Bias|Definition & Meaning


Bias is a statistical phrase that represents a systematic variation from the real value. It is a sampling procedure that may show deep issues for the researcher as a mere addition cannot decrease the sample size. Bias is the difference between the desired value and the actual value of the parameter.

Bias is a word in statistics, that describes the direction of the measurement procedure. It means that it assesses the over or devaluation of the value of the population parameter. Consider an instance, you have the formula to estimate the mean of the population and you manage to find the measurement using the formula, which is the true examination of the population. Now, by utilizing the biased estimator, it is straightforward to see the difference between the actual value and the statistically predicted value of the population parameter.

Figure 1 – Difference between the expected value and estimated value

There are many types of Bias in Statistics and are classified into two parts, that are The Measurement Bias and The Non-Representative Sampling Bias. Below we will discuss the classification of bias and its various kinds.

Understanding Bias

Bias in statistics is the discrepancy between the expected value of an estimator and its estimated value. Figure 1 for instance has a population mean value at point G. That means the expected value of the estimator is at point G. Now you take a sample from the population and compute its mean value and find out that your estimator has estimated the sample mean at point H. Actual value is G but your estimator has estimated H. so the difference between the actual value G and the estimated value H is bias. In simple terms, Bias is the deviation from the mean value.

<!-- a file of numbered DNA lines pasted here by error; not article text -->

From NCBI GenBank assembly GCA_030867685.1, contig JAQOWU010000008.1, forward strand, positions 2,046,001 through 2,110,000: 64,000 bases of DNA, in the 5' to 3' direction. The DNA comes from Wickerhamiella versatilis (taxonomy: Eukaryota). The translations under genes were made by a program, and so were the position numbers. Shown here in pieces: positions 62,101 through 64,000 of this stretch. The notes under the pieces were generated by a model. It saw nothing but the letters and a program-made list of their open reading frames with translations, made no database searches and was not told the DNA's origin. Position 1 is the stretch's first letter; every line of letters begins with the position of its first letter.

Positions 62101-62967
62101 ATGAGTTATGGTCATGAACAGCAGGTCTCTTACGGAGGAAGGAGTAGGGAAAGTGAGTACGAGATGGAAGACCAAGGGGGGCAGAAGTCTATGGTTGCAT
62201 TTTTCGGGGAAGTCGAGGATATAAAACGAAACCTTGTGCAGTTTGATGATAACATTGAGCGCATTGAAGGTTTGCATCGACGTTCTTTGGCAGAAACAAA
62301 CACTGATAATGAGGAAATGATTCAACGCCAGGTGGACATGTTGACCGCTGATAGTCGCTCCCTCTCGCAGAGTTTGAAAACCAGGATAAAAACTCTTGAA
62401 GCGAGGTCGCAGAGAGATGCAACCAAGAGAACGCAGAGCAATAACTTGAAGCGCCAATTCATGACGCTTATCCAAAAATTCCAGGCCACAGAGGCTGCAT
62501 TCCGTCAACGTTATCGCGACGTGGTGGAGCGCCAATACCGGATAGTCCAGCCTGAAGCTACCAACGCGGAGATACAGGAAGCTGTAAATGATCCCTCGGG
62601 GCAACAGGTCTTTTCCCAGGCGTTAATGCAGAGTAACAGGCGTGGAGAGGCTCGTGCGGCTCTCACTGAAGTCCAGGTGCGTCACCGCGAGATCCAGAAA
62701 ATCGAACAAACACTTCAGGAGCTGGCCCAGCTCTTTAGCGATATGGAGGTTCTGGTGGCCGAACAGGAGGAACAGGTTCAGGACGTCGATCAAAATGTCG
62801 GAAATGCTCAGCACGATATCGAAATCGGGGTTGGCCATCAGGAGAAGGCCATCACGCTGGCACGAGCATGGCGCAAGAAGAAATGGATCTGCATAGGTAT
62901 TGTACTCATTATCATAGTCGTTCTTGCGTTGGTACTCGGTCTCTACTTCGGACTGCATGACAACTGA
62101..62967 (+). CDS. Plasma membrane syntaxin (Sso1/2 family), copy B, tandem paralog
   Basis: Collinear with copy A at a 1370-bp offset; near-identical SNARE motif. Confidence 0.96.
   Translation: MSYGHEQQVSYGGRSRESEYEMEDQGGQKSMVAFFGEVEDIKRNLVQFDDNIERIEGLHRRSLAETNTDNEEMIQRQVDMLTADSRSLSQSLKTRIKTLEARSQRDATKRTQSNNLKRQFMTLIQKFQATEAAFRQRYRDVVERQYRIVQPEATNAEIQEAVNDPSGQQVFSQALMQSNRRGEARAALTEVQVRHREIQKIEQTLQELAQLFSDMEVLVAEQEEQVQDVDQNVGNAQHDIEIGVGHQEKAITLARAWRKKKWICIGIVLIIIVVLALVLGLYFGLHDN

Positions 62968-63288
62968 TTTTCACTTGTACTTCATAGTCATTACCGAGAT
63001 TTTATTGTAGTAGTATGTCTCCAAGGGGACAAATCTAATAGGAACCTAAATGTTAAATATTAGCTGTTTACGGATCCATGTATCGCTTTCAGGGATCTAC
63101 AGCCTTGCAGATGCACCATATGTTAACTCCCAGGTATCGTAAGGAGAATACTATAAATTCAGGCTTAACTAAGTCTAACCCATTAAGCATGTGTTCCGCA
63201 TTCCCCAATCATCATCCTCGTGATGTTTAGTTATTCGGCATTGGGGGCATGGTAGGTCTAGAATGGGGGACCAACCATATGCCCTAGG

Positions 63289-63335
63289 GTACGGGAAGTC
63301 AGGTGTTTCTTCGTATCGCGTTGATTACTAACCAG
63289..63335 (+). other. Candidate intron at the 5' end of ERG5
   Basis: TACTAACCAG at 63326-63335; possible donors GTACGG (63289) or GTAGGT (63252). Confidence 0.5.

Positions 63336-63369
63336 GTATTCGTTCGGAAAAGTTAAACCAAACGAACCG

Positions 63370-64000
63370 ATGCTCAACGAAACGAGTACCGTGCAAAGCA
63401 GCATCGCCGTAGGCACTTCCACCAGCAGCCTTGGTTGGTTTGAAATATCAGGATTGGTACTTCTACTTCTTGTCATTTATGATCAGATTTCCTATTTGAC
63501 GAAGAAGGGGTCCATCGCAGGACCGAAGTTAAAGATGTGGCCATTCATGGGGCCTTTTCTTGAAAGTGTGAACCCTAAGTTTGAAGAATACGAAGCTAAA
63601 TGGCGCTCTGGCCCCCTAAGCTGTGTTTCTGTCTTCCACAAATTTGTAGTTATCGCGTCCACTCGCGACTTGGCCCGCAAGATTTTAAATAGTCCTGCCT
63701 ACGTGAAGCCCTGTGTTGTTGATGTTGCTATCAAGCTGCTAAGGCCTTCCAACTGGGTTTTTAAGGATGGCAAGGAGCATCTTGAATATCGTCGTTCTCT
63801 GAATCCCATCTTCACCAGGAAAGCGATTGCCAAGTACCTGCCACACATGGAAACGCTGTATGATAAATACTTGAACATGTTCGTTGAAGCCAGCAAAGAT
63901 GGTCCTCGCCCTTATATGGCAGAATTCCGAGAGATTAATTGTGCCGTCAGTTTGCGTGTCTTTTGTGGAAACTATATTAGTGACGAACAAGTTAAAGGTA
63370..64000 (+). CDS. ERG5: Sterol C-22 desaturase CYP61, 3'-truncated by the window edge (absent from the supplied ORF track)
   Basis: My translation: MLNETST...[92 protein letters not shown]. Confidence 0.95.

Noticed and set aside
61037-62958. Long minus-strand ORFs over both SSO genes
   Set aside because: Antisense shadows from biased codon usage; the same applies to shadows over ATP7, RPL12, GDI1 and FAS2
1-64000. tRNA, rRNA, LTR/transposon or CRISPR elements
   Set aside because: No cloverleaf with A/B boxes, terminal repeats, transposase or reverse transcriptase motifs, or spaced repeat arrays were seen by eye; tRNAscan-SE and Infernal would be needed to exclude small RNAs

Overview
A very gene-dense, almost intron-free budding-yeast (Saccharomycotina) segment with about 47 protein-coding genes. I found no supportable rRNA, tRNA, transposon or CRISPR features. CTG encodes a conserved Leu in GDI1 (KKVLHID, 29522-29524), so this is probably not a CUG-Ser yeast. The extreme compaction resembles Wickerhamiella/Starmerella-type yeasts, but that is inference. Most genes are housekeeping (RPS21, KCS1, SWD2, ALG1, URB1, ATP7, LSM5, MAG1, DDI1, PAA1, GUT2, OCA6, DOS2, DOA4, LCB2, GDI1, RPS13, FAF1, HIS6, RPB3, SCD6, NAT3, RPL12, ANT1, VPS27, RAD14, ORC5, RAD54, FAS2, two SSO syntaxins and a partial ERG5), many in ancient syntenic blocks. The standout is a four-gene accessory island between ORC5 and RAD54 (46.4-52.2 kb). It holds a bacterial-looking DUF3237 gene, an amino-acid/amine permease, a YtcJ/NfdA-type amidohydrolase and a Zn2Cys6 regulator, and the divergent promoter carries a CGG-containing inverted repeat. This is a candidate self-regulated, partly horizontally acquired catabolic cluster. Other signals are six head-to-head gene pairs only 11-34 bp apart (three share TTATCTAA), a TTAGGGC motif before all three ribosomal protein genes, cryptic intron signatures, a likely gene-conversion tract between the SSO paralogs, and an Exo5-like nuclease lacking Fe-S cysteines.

Think of archery and consider that your bow is sighted inaccurately. High bias does not indicate you’re hitting all over the area but may provoke an excellent archer to strike below the bullseye all the spell. As in the below figure, the archer’s hits were accurate but because of high bias, he could not connect the yellow region.

Figure 2 – High Bias Example

The below figure shows the sampling bias which refers to a biased sample induced by non-random sampling. To show an example, suppose that there are seven people in a chamber and you question if they like apples or bananas. If you only observe the three females and infer that most people like apples, you’d have demonstrated sampling bias because you have not observed any male preference.

Figure 3 – Bias Sampling Error Example

Measurement Bias

Measurement bias takes place for the whole duration when holding out a survey, and the causes for its impacts because of the following;

  1. The Error Takes Place Solely When Recording Data.

When registering any data, we obtain errors because of the malfunction of the tools used for reading data,  or, also due to the weak handling of the instruments by the data collection individuals.

  1. Leading Questions for the survey.

Preparations of the questioning that are needed for the survey might be placed in a way that is interviewer-friendly,  responses will be according to the interests of the interviewer, and queries that will be responded to which are desired by the interviewer/researcher. There must be more preferences for them to get a decent report.

  1. False Responses from Respondents.